Journal article

Developing the parameters of scholarship in postgraduate coursework studies

Higher education Educational evaluation Australia

Abstract: Scholarship parameters, in relation to postgraduate coursework studies, are developed against the expectations of the Boyer classifications of scholarship (Boyer, 1990) with particular emphasis on the role of minor thesis development. An example is presented in which postgraduate coursework students are required to undertake a three semester minor thesis sequence in which students engage in self directed, individual analysis and thesis preparation based on the findings of an investigative project, under the guidance of an academic supervisor. It is argued that the approach is a viable example of combined pedagogical and research oriented scholarship that addresses Boyer’s tetradic framework of scholarship and provides an effective environment for developing both discipline focussed scholarship and practical experience in research activity.

This paper discusses the development and application of "scholarship" parameters in relation to postgraduate coursework studies, particularly those involving a mix of coursework components, case-study analyses, project work and minor-thesis activities. The Master of Engineering Management program at RMIT University is used as an example; in this program, students are required to undertake a three-semester, minor-thesis sequence intended to extend on and reflect the core tenets of the program. The activities of the sequence strongly focus on the management of engineering and technology-based organisations. Many engineering and natural-sciences students are deeply instilled with positivist leanings and classically inductive thinking approaches to problem solving (Blaikie 1993). They are trained to ask: What is it? How does it work? How can I fix it or make it work better? They also tend to assume that whatever solutions they identify to a given problem will apply wherever and whenever the problem occurs. Rarely, it seems, are the Who and Why parameters applied. Yet, it may well be that it is in these grey areas of developing understanding about who, what, when, where and why – not necessarily how – that the minor thesis may prove its real value.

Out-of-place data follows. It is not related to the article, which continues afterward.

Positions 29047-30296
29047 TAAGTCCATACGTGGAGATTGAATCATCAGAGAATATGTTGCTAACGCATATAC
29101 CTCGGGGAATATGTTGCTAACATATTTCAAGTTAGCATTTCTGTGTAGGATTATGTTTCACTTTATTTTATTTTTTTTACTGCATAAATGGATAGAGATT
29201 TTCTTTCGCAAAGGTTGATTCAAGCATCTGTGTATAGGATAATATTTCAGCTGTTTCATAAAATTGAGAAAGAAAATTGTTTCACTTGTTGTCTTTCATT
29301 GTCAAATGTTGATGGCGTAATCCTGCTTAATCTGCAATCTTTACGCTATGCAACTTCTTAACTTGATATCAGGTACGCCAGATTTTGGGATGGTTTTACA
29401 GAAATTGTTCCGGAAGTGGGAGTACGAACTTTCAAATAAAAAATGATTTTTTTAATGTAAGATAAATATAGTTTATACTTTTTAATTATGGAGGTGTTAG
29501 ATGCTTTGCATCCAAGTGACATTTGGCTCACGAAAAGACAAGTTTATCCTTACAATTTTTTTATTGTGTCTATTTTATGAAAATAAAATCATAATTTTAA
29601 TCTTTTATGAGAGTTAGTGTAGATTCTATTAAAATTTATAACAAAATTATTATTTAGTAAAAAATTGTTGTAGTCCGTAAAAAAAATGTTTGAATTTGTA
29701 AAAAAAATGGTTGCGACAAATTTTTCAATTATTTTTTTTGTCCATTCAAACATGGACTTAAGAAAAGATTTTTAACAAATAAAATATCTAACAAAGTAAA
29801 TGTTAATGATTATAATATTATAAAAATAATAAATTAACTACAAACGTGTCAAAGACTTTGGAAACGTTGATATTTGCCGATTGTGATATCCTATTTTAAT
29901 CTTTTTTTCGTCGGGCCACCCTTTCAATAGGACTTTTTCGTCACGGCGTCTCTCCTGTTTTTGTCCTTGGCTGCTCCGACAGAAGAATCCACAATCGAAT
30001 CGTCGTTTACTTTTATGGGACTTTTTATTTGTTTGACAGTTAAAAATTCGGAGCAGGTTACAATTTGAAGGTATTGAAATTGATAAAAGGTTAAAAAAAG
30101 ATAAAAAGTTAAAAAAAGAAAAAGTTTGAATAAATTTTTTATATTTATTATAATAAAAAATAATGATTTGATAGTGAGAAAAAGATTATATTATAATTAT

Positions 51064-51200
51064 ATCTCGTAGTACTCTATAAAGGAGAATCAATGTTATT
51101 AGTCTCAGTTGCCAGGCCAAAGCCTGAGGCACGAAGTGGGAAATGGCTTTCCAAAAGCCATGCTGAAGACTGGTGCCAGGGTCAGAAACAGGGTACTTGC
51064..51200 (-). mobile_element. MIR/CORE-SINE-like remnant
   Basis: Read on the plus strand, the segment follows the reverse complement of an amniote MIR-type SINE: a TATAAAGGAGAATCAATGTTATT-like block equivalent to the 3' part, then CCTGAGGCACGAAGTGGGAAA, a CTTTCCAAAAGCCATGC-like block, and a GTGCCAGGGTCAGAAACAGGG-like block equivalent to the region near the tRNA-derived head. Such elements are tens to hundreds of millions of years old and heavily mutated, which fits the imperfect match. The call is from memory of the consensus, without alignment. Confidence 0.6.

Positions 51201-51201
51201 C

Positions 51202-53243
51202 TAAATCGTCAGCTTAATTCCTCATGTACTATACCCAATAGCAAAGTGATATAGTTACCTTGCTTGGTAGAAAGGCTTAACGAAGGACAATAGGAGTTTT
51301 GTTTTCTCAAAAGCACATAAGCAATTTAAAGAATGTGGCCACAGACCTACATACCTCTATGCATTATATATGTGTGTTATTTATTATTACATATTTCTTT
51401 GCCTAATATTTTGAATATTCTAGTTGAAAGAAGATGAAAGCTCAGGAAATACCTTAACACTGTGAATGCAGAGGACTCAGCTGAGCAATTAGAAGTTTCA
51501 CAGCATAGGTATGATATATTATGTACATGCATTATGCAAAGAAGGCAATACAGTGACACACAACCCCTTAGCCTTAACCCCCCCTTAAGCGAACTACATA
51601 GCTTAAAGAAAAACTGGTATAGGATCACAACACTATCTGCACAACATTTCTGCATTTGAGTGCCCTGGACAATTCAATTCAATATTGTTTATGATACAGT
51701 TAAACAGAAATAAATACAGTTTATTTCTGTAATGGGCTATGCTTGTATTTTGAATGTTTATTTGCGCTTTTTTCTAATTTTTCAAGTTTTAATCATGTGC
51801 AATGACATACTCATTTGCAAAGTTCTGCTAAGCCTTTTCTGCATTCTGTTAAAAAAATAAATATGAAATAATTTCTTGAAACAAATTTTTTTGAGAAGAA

This paper develops the experiential role of the minor thesis in conducting preliminary investigations into significant issues as part of more in-depth formal research activities; for example, in the context of a subsequent doctoral research program or an external industry-based research and development activity. Typically, implementation methodologies in such coursework programs use supervision of industry-based case-studies and minor-thesis development as a formal teaching strategy for developing both discipline-focused scholarship and practical research experience. This paper reviews this approach against the expectations of the Boyer classifications of scholarship (Boyer 1990), and argues that whilst the approach is a viable example of combined pedagogical and research-oriented scholarship, further extension and integration of Boyer’s scholarship parameters may further enhance overall student experience.

Author: Allan F. McLay, RMIT University

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